The interior layout, fit and finish
Driving position and dashboard
The driver's seat in the Mini is comfortable and has a wide range of adjustment as standard. The controls can be fiddly, though, particularly the lever that alters the angle of the spring-loaded backrest. Shorter drivers might struggle to slide the seat far enough forwards to comfortably push the clutch all the way down. You can’t have adjustable lumbar support with base Classic trim but it is available as part of an optional seat upgrade on Sport and comes as standard on Exclusive and JCW models.
The space restrictions of a compact interior mean that the three pedals sit a little off centre. They’re also quite close together so big shoes can end up getting caught on neighbouring pedals – drivers with larger feet will need to exercise a delicate touch. Analogue dials are standard and we wouldn't bother with the digital display that's added with the Navigation Pack as it doesn’t show a great deal of extra information. The head-up display that comes with the Navigation Plus pack is clear and puts useful info in your line of sight, though.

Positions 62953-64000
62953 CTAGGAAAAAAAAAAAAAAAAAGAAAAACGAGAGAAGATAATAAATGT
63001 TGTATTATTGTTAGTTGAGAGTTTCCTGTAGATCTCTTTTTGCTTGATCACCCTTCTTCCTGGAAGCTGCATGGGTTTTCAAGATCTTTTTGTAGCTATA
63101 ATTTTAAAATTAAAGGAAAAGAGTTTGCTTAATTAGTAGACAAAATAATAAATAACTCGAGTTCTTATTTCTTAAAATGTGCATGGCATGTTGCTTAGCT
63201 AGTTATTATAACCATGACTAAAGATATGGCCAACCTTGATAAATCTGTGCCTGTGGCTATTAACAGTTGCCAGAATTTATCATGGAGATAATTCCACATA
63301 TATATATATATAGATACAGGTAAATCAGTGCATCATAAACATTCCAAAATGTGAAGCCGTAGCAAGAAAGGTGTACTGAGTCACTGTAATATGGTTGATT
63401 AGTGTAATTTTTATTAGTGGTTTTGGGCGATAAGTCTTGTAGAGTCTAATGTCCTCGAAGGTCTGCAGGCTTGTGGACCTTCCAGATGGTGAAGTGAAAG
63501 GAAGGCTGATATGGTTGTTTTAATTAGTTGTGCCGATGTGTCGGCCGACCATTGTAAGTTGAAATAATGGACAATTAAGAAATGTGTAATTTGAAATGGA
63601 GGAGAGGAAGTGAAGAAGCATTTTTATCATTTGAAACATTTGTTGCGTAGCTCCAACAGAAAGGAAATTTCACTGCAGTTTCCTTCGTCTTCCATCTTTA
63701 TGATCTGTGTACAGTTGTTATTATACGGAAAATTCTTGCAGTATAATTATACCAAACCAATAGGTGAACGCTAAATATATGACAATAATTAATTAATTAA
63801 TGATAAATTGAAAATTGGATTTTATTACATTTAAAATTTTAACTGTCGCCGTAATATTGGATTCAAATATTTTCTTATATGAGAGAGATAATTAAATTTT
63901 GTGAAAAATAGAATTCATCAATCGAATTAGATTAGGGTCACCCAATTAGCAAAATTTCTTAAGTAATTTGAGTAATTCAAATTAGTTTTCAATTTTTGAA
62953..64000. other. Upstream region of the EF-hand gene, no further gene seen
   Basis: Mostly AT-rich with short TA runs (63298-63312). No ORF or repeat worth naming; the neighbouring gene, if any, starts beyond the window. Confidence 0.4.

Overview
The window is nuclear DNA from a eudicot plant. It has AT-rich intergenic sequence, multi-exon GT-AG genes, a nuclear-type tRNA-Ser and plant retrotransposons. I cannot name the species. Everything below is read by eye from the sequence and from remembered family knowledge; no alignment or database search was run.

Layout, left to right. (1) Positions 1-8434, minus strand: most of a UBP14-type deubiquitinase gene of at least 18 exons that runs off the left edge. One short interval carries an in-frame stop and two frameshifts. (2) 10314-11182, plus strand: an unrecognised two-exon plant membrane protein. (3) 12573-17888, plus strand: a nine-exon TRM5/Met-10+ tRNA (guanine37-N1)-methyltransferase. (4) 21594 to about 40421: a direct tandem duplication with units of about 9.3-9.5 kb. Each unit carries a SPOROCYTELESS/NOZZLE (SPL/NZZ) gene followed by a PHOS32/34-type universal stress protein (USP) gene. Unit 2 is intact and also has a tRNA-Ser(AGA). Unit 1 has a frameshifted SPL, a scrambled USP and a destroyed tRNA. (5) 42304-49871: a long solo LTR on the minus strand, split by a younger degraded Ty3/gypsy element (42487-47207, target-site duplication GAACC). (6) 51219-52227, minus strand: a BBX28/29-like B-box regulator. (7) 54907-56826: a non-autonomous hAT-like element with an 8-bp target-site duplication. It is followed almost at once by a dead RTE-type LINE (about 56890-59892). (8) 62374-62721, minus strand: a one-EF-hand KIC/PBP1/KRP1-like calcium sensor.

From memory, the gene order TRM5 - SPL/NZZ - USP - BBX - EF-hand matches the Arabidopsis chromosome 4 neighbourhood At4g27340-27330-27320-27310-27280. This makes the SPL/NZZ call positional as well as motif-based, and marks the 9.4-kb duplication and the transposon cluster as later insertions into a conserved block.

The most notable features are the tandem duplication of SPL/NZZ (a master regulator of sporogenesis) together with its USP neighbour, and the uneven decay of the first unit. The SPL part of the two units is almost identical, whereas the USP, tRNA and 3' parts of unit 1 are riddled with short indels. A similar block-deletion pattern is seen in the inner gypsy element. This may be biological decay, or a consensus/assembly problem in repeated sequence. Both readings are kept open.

Visibility, parking sensors and cameras
The three-door Mini has reasonable all-round visibility compared to its rivals, but chunky front pillars can limit your view at junctions. The rear pillars are far slimmer so the view over your shoulder is good and the compact shape means it’s easy to judge the car’s extremities.
That means that parking is a doddle, even if you don’t have the rear sensors that come as standard on Sport trim and above. If you’d like front parking sensors and a rear-view camera, you’ll have to spring for the Comfort Plus pack, which also adds an automatic parking system that will steer the car into a space for you.